“I'm always willing to pass along the tips I've learned over the years, the things you just don't get from a graduate manual.”
When Kristin Carlton returned to school to finish her bachelor’s degree, one of her professors kept telling her to go on to graduate school.
“I thought she had three heads,” Carlton said. “I didn’t have a lot of academic confidence at the time.”
She had finished an associate’s degree but hadn’t kept going. “When I first went away to school, college was not what I thought it would be. I found it hard to study because I had never had to. It was a wake-up call.”
But seven years ago, she took a course, then another one. Today, Carlton is working on her doctorate in mass communication in the College of Communication and Information at Florida State University.
Her academic experience gives her perspective when she mentors and teaches students. In fact, the International Communication Association named her Outstanding Graduate Teaching Assistant in 2008.
“Her students appreciate the guidance and encouragement that she provides to each and every one of them,” said Amy Magnuson, health promotion director and nutritionist at Thagard Student Health Center.
Carlton works part-time at the health center, where she analyzes data to help develop new programs, including one showing the influence of television and movies on the use of alcohol. The July presentation for the C.A.R.E. Summer Bridge Program was designed to help ease student adjustment to college life at Florida State.
Carlton, a native of Lewiston, Maine, was drawn back to school when her then-fiancé was studying for his law degree. After she graduated from the University of Delaware, she spent three hours visiting another university, then three days at Florida State. “It felt like home,” she said. “People were really, really nice.”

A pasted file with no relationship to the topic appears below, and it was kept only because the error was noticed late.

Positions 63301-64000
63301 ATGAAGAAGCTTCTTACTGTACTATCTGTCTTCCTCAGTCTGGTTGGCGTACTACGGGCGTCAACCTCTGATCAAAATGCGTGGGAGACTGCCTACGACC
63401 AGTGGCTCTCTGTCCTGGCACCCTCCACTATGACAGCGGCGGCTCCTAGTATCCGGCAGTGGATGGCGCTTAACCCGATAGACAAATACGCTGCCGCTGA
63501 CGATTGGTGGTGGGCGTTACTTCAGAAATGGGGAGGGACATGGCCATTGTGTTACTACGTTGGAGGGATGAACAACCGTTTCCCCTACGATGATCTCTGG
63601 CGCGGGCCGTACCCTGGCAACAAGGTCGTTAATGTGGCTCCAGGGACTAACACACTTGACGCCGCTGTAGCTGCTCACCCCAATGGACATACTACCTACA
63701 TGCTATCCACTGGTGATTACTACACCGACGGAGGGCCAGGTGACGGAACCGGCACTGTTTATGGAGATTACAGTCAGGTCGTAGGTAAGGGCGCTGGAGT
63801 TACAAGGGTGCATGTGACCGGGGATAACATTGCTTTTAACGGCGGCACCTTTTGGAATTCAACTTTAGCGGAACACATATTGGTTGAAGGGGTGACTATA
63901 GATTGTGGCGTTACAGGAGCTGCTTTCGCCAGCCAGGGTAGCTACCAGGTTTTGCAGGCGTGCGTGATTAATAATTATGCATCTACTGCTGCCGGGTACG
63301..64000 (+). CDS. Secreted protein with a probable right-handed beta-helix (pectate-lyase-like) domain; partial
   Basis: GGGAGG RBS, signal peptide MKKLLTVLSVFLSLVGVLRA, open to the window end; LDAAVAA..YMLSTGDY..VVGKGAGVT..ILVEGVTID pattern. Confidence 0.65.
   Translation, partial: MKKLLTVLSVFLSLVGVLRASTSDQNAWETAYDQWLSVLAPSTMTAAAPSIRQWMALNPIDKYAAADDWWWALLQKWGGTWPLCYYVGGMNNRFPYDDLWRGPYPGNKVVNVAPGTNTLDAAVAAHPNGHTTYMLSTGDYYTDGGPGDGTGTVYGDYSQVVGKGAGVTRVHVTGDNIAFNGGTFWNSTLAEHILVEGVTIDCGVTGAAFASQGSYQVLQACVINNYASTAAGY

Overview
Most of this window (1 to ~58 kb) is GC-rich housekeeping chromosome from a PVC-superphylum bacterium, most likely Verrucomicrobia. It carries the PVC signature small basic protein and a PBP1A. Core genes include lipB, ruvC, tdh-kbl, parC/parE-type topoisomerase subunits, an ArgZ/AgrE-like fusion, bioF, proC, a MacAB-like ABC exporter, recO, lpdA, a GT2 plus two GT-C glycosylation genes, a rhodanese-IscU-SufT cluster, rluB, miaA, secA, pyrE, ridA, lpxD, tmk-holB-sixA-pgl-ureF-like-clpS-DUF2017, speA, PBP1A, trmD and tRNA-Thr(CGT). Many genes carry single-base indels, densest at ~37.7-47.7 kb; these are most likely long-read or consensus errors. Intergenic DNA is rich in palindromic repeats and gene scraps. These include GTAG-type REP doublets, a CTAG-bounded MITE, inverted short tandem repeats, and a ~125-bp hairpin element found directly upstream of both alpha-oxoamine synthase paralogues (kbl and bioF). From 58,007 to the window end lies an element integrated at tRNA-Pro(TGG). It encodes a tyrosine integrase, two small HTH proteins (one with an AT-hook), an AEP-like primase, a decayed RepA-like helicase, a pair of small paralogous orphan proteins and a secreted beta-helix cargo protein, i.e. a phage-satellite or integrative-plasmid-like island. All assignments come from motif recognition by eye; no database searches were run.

In what she terms “serendipity,” her last appointment was with Professor Donna Marie Nudd, who made final recommendations on assistantships for master’s students in the College of Communication and Information.
Carlton, who already had a full-ride offer from Delaware, was headed home when Nudd called to offer funding. “She told me I was very gregarious for a Yankee,” Carlton said. “I asked, ‘Is that good or bad?’
“She said, ‘That’s good. You’re talkative, you’re extroverted and I think that’s wonderful.'”
It didn’t hurt that her husband, Dan Carlton, a seventh-generation Floridian, had earned his undergraduate degree in Sport Management at Florida State in 1997. “I kept asking for his opinion, but he said I needed to make the decision,” she said. As a precaution, though, he took the Florida bar exam. He now works as an attorney with the Florida Commission on Ethics.
Carlton said her husband was “ecstatic” to be able to go to Seminole football games, but she primarily based her decision on the research-based curriculum and professors.
“We have a huge opportunity being a research institution, but teaching is just as important and we get students engaged in the research,” Carlton said.
For her dissertation, she’s studying the impact violent video games have on people who play them for pleasure. “What happens in brains to allow them to unplug from the real world and plug into a surreal world and enjoy it? If we know what happens, we can mitigate negative effects that might occur. And if there are positive effects, we want to find out what those are as well,” she said.
In addition to her communication studies and her work at the Thagard Student Health Center, Carlton took enough classes in the College of Education to earn a certificate in educational measurement statistics.
Magnuson said Carlton shares her knowledge and skills at program evaluation with students and colleagues. Carlton has been instrumental in several projects, including the 10,000 steps walking program and data for the HIV and nutrition clinics. Faculty and staff refer new graduate students to her.
“I’m always willing to pass along the tips I’ve learned over the years, the things you just don’t get from a graduate manual,” Carlton said. “I had the opportunity to talk to older graduate students when I was new to the department and it helped.”